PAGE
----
Kunio Hamada, former supreme court justice, has advice for the FCCJ and a warning to politicians hoping to rip up Japan’s postwar constitution
My recent meeting at the Club with former Supreme Court judge and longtime FCCJ member Kunio Hamada started as a regular interview but quickly turned into an experience that had me reflecting on my own career.
Hamada, 85, graduated in 1960 from the law department of Tokyo University along with his wife, Hanako, a high school classmate and one of only two women among department’s 600 students. In 1966, he received his LLM at Harvard University. He practiced in the field of international business transactions until 2001, when he was appointed as an Associate Justice of the Supreme Court. Hamada left the Supreme Court in 2006 at the compulsory retirement age of 70 and resumed his private practice. He does not support the death penalty, a stance that puts him at odds with government policy.
Hamada has been chairperson of the FCCJ Compliance Committee, an ad hoc body, for several years. Together with other regular and associate members, the committee has devoted a lot of time to overseeing the FCCJ’s adoption of public koeki status in 2014. Hamada continues to help the Club negotiate koeki regulations and help us find ways to reconcile our institutional role with our journalistic traditions.
More recently, Hamada has emerged as a critic of the conservative movement clamoring to change Japan’s postwar constitution. His articles and quotes appear regularly in the Japanese media, drawing on his legal expertise and determination to protect postwar democracy.
Before we discussed Club and constitutional affairs, Hamada was momentarily taken aback by his professional longevity. “Gosh,” he said, as he reflected on his career. “I didn’t realize that I have been working for more than half a century. How time flies!”
Question: You have written about your opposition to the former prime minister, Shinzo Abe, who has led the movement to rewrite the postwar constitution. Is it easy for a former judge to publicly oppose government policy?
Answer. It wasn’t my intention to take a leadership role in protecting Japan`s democratic constitution. Yet, sadly, I seem to be doing just that by holding politicians responsible for their constitutional transgressions. At a public hearing at the House of Councilors in 2015, I testified that Abe had clearly violated Article 9 of the Constitution in 2014 by adopting, as a cabinet decision, a national security policy allowing the Japan Self-Defense Forces top operate in foreign territories. In my articles, I also accused him of failing to convene an extra Diet session requested by the opposition in 2017. This is in contravention of Article 53, which clearly states minority political groups can order a debate. I have also pointed a finger at his successor, Yoshihide Suga, for refusing to do the same during his time in office. It is obvious that the postwar generation of politicians are not governing objectively. I am also upset because the judiciary has remained silent. (Opposition lawmakers have submitted lawsuits that are ongoing but the courts have not touched on whether the failure to call an extraordinary session was unconstitutional.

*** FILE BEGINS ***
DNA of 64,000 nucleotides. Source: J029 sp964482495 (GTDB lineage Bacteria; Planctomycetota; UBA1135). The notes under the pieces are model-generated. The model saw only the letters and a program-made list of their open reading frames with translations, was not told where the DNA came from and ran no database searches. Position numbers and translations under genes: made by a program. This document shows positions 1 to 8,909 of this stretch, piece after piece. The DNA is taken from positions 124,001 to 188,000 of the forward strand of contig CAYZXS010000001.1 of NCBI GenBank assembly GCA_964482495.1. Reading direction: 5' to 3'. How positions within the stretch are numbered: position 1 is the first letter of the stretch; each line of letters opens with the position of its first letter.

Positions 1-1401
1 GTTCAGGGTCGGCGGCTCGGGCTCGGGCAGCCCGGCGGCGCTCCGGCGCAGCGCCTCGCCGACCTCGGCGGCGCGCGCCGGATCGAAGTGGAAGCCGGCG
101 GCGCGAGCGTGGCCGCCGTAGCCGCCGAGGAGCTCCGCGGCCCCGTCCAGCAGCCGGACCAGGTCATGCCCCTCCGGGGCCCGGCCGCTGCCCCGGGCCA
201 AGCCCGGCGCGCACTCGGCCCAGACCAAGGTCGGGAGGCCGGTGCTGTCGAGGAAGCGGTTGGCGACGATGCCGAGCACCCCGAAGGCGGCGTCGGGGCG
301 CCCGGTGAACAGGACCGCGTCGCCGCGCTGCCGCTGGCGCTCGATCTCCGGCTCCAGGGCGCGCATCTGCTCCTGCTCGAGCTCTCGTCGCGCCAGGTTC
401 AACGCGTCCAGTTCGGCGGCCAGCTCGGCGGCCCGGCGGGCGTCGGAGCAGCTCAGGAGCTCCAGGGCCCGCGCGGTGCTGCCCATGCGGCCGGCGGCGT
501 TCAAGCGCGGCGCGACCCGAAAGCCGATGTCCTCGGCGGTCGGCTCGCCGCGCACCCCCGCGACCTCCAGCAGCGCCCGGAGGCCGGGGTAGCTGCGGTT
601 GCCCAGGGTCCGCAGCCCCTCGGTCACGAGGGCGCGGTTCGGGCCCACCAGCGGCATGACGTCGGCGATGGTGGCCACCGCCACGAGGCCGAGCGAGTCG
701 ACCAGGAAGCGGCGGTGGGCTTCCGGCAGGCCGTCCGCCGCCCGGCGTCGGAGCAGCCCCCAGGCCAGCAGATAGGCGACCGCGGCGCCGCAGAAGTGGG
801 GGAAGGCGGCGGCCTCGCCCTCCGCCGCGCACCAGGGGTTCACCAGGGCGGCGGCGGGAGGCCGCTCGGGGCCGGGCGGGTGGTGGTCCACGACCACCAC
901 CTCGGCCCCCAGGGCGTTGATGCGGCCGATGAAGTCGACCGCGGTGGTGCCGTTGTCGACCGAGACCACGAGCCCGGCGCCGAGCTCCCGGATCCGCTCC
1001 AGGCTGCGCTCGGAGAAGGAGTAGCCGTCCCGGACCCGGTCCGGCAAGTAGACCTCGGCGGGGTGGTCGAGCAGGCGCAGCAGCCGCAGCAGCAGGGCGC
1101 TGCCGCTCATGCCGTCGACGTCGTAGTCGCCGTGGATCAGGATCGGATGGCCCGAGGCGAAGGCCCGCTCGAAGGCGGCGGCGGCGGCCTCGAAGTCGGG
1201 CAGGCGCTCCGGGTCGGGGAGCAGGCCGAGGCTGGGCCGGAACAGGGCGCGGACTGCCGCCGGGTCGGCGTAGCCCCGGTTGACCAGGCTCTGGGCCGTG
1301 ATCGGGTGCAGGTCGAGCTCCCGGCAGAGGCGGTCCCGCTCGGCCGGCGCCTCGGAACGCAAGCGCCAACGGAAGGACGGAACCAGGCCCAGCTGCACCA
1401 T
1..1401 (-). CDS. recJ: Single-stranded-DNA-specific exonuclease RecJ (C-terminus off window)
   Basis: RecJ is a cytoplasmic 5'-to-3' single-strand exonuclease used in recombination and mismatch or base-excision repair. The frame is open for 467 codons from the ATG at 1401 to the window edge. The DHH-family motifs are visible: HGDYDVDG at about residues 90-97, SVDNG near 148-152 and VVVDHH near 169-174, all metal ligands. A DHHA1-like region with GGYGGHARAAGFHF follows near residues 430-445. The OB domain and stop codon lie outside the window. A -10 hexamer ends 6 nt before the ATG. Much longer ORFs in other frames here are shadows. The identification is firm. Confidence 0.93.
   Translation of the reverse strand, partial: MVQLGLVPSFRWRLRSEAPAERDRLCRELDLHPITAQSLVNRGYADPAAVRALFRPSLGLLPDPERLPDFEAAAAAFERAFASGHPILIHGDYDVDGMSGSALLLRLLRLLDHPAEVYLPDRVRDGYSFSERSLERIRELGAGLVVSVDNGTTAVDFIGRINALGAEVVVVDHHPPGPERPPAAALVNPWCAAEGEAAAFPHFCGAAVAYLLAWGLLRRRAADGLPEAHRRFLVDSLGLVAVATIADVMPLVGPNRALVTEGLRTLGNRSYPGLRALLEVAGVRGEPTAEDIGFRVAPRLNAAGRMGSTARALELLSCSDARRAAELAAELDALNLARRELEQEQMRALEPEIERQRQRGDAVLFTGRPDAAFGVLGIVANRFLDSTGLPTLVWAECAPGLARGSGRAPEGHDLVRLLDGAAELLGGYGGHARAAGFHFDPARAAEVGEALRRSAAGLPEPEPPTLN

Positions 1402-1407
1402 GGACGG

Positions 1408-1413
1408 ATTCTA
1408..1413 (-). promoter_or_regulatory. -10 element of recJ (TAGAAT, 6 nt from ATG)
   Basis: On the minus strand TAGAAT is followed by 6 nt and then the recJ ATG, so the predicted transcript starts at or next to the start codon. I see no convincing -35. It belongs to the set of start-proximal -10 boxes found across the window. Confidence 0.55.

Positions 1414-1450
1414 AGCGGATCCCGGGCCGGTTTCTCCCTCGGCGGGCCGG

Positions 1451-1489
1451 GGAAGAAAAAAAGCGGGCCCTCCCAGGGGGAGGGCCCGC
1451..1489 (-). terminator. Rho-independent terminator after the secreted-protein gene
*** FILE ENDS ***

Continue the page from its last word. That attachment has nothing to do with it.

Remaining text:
Q. What are Japan’s strengths as it confronts the huge changes now taking place in the world?
A. Japan became an economic power after World War II by developing a strong export industry. And that was partly thanks to the US government supporting Japan’s national security against the Cold War backdrop. But today, the political and economic challenges are different. The US is turning inward. Japan has to also find innovative ways to survive against influence of high technology led by the US and China. But there is a sense of crisis, as the nation’s leaders have not shown us the way forward.
Q. Can you explain your strong support for keeping the constitution as it is?
A. I believe that unless a majority of the Japanese people really opt for it, even a tiny change in the constitution must be prevented. Japan has lived peacefully with a strong economy since the end of the war, and any attempt to change this system to revive prewar social values that will destroy that democratic constitution. The Self-Defense Forces already have de facto legal recognition, and Japan has managed to govern adequately through its tradition of combining honne and tatemai – theory and practice. Why change that now?
Q. How do you view the FCCJ’s role in wider Japanese society?
A. As an organization that respects freedom of speech, the FCCJ is the only place in Japan where reporters can freely ask questions without holding back. And it hosts speakers from all walks of life. Bit it faces managerial challenges. Thanks to Japan’s commitment to free speech, Tokyo was a regional hub for foreign journalists. But geopolitics have changed, and the news is increasingly being made in China and other parts of Asia. This has adversely affected the FCCJ, so we need to come up with a plan of action to attract more journalist members.
Suvendrini Kakuchi is Tokyo correspondent for University World News in the UK.